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WASHINGTON, DC, June 23, 2016 /24-7PressRelease/ -- The Department of the Navy and members of the Congressional Maker Caucus made history on June 21, sending the digital file for a part designed by three Sailors aboard the aircraft carrier USS Harry S. Truman (CVN 75) to ultimately print on the International Space Station's 3D printer. This "virtual part delivery" marks the first time a Department of Defense-generated part has been transmitted for printing in space, and the first time a Sailor-designed, 3D printed operational solution has been shared with outside government agencies via digital data transfer.
The part, called the Hydra Clip or "Tru-Clip," was designed by Aviation Electronics Technician Ashley Figert, Chief Aviation Electronics Technician Jerrod Jenkins, and Lt. Casey Staidl in Dec 2016 and originally printed on an ABS thermoplastic polymer "3D printer" aboard the carrier. The Tru-Clip addresses a design issue with handheld radios, reinforcing the structure of radio antennas that tend to break while underway and saving the ship over $42,000 in radio repair costs.
Following brief remarks by Vice Adm. Phil Cullom (Deputy Chief of Naval Operations for Fleet Readiness and Logistics) congressmen Mark Takano (D-CA) and Tim Ryan (D-OH), the speakers jointly pressed a large red button labeled, "Make in Space," which initiated the upload of the file. Congressman Paul Tonko (D-NY), Lt. General Michael Dana (Deputy Commandant, Installations and Logistics), Mr. Donald McCormack (Executive Director, Naval Surface and Undersea Warfare Centers), and Andrew Rush, CEO of Made in Space, Inc., also participated. The file transfer was graphically depicted in real time on a flat screen monitor, which confirmed delivery to the ISS within approximately two minutes. The part printed successfully on the ISS printer later that evening.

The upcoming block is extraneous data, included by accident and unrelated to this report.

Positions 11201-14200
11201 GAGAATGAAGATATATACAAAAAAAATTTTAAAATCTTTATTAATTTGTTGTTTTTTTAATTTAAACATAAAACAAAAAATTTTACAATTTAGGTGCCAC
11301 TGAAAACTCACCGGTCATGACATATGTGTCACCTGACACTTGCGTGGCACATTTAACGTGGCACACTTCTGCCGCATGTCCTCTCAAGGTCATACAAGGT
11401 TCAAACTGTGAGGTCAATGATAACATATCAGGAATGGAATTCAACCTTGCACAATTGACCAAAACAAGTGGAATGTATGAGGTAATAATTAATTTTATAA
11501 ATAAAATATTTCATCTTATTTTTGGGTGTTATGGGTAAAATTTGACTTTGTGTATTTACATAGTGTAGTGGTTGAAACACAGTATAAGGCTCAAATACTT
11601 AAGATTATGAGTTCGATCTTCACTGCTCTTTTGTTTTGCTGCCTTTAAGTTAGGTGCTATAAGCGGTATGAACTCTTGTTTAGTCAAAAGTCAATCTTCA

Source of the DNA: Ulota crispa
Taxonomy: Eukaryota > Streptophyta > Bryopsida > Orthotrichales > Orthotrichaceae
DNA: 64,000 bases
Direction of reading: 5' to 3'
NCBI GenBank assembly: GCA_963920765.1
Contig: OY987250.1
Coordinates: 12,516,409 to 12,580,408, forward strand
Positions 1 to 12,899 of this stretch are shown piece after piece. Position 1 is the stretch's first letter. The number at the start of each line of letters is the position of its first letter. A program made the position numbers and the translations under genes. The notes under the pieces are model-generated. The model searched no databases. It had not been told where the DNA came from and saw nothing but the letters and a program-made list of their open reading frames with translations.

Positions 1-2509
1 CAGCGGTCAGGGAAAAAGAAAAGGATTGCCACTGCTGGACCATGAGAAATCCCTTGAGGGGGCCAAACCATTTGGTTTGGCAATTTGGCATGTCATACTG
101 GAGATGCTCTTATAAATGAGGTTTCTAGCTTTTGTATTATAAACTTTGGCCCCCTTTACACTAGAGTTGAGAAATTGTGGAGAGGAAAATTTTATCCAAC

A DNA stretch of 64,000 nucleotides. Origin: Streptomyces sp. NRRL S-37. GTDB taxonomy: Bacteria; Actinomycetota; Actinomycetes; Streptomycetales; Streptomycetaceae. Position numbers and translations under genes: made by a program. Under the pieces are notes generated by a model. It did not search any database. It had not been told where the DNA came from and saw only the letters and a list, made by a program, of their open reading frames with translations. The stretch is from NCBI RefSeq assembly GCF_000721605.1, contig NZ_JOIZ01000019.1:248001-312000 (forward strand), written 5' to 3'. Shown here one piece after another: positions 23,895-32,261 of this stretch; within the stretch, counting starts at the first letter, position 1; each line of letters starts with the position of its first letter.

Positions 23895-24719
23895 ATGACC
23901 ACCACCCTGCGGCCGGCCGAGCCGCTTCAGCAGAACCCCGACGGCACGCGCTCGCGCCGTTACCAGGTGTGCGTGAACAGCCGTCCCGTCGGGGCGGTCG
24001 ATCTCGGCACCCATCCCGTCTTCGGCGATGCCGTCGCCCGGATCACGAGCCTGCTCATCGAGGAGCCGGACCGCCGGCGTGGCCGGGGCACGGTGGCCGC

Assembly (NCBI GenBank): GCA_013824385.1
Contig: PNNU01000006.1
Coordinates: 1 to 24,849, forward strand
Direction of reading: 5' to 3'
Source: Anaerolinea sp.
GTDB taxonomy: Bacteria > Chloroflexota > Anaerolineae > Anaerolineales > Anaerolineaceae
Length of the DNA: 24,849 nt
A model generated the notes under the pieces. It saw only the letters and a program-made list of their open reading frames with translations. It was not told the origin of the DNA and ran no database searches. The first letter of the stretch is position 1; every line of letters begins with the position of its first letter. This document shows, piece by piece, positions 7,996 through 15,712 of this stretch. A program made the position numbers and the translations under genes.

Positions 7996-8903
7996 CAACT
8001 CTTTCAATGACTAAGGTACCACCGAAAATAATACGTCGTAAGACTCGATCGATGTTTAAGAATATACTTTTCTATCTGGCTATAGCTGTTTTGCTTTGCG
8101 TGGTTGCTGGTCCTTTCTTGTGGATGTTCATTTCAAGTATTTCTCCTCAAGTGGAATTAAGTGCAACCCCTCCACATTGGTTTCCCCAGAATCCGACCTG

"This demonstration illustrates the power of the digital thread, and is the beginning of our future capability to manufacture mission-critical parts at the point of need--whether ashore, afloat, under the sea, or in space," said Vice Adm. Cullom. "This is one small step for Navy, and one giant leap for all of us."
"[This effort] demonstrates deckplate innovation and the creative power of our Navy team. We can, and will, rewrite the supply chain."
The event took place as part of the 2nd annual Capitol Hill Maker Faire, a series of panel discussions and exhibits that help inform Congress and the public about additive manufacturing concepts and technology developed by students, academia, government agencies, and the private sector, with the intent of bringing manufacturing back to America.
ATLANTIC OCEAN (Nov. 27, 2015) Aviation Electronics Technician 2nd Class A. Figert uses a 3-D printer aboard aircraft carrier USS Harry S. Truman (CVN 75). Harry S. Truman Carrier Strike Group is deployed to support maritime security operations and theater security cooperation efforts in the U.S. 5th and 6th Fleet areas of operation. (U.S. Navy photo by Mass Communication Specialist 3rd Class B. Siens/Released)
WASHINGTON (June 21, 2016) U.S. Navy Vice Adm. Philip Cullom, Deputy CNO for Fleet Readiness and Logistics, and members of congress, press the button that will send a supply part file to be printed in space, during the Capitol Hill Maker Faire in Washington, D.C. The fair showcased robotics, drones, 3D printing and printed art. (U.S. Navy photo by Mass Communication Specialist 2nd Class Cyrus Roson/Released)
Image 3: Attached
IN SPACE (June 22, 2016) A 3D printer creates a supply part, designed by Sailors from the USS Harry S. Truman (CVN 75), onboard the International Space Station. The digital file for the part was transferred to the space station during the Capitol Hill Maker Faire in Washington, D.C.
Image 4: Attached
Astronaut Jeff Williams, International Space Station Expedition 48 Commander, works on a pair of U.S. spacesuits inside the Quest airlock.
Credit: NASA TV
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